There are those who would joke that it's no surprise that the French are good at running. But humor aside, it is great to see Christophe Lemaitre win the gold medal in the 100 meters sprint at the latest European Athletic Team Championships. His blistering run, in which he clocked up a personal best, not only saw him add to the European Athletic Championship title he won last year, but also helped to further undermine the myth that only Blacks of West African descent can compete at the top level in sprinting.

Usually, when White athletes do well, much is made of their superior training and mental attitude, with the implication being that Blacks are still physically superior and will ultimately dominate when they have overcome these setbacks which, it is further implied, are in some way a legacy of 'racism.' It was interesting therefore to hear the comments of the man Lemaitre beat into the second place, the Black British sprinter, Dwain Chambers.
"He has so many advantages with his height and those long legs that keep striding past me...he is like an antelope."
As the first White man to break the 10-second barrier, Lemaitre is a genuine threat to Black dominance at next year's Olympics. His game plan seems to be test himself against Usain Bolt and Asafa Powell in the world championships in September, before deciding whether to focus on either the 100 or 200 meters for the Olympics. Even if he doesn't win Olympic gold next year, Lemaitre seems set to improve. At 21, he is three years younger than Bolt, but the earlier maturation of Black athletes means that the true gap in development is probably wider with Lemaitre sure to develop even more.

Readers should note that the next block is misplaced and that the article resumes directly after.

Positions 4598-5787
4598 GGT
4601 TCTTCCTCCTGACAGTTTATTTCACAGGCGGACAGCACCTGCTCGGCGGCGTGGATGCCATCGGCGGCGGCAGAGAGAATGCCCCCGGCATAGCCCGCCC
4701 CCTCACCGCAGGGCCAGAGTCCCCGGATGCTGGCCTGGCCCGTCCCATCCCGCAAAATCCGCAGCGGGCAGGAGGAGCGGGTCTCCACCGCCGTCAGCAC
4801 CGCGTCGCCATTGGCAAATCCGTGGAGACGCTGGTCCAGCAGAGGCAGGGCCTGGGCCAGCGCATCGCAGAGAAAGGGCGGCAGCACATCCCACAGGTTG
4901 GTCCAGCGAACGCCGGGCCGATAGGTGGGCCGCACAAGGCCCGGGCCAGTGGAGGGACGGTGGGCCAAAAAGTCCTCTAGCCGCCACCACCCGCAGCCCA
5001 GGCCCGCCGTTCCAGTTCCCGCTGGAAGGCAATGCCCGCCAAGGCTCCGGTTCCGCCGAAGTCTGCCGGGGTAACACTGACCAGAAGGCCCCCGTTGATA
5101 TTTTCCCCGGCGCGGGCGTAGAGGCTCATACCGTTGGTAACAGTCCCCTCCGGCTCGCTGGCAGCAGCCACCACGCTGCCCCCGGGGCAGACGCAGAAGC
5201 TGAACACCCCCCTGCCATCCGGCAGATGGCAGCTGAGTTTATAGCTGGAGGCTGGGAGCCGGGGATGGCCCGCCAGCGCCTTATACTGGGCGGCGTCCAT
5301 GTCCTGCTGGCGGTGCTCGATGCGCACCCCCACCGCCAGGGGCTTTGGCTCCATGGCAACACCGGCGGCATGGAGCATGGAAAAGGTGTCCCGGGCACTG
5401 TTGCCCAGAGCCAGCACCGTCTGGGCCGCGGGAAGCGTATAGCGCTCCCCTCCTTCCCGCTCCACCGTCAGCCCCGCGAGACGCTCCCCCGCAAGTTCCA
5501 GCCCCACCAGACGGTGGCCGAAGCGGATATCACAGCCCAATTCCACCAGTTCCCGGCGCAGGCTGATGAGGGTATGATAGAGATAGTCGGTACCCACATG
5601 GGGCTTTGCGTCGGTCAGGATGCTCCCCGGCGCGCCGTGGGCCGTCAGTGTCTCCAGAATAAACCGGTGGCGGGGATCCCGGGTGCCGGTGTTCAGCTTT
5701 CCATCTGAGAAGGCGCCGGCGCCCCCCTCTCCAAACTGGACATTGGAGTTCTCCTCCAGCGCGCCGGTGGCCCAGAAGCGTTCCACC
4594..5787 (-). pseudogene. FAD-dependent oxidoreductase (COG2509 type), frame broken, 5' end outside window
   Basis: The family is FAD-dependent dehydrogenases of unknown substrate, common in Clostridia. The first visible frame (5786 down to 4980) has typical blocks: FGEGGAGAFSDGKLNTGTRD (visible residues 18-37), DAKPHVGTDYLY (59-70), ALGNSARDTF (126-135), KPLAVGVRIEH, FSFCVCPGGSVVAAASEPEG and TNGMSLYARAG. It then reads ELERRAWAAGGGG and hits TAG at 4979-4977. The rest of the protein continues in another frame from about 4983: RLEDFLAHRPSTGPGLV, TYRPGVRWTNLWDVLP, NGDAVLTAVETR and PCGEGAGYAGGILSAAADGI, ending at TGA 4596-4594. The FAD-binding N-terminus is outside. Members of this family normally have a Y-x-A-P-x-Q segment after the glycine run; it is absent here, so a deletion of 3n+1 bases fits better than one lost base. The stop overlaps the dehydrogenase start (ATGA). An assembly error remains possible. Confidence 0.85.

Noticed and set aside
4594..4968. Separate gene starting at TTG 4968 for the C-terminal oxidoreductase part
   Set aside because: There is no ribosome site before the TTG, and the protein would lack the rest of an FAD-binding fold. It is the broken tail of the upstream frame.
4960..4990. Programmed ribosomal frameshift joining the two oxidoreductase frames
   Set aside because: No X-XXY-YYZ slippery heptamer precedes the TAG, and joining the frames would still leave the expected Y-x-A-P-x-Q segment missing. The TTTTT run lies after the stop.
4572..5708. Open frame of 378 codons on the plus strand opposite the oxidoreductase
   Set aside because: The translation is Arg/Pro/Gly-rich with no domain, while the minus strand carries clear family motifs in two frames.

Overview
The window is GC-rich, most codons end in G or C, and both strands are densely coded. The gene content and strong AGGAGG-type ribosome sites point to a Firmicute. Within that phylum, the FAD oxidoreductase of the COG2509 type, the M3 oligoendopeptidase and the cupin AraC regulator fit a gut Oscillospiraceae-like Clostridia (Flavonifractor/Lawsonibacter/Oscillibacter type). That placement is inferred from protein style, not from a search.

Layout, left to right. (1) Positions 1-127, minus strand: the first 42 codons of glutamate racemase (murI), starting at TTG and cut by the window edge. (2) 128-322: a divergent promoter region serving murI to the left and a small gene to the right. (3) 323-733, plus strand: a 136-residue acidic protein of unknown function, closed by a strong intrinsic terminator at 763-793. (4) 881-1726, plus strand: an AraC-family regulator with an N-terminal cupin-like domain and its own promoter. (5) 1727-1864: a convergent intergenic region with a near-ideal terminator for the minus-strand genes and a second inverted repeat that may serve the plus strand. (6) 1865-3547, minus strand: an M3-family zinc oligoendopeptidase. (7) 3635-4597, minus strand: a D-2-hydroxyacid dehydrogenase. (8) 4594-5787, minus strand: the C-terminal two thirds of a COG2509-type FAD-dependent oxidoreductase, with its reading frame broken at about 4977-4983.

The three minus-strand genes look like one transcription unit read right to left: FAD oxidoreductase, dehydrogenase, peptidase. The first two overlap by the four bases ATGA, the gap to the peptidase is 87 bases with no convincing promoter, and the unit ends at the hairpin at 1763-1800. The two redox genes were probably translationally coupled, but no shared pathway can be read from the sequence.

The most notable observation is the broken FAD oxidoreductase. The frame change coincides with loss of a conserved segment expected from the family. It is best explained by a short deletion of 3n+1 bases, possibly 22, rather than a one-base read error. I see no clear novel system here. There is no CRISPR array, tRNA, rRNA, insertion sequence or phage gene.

Western societies try extremely hard to be 'inclusivist' of their minorities, with sport playing a vital role in giving Blacks a high social profile they can not get elsewhere. Inevitably, this need for the social inclusion of Blacks and their inclusion in those sectors that can best accommodate them leads to an equivalent exclusion of others through various subtle forms of racism. This results in a partial caste system that is justified by the myth of Black sporting prowess. The more the myth is believed the closer it comes to mirroring reality, as talented White kids get turned off sport. The fact that Black kids mature more quickly is also an important factor.

Interestingly, Lemaitre grew up in a village near the Alps, a 'diversity' free environment. No doubt had he been raised in one of France's big multi-racial cities, he would not now be competing at the top level of athletics. Probably he would have been made to feel physically inadequate in some way, perhaps being called the French equivalent of a gawky White beanpole. If he had gone in for sports, he would probably have been passed over for selection and training in favor of faster maturing Black kids, who might also have taken the opportunity to bully him. By contrast, growing up in the country among his own people meant that his natural talent was encouraged.

The rise of Lemaitre is not just a sporting phenomenon. It is also a political opportunity, a chance to expose the myths, lies, and racism that enforce the sporting caste system.

Recommended link: Caste Football

No comments:

Post a Comment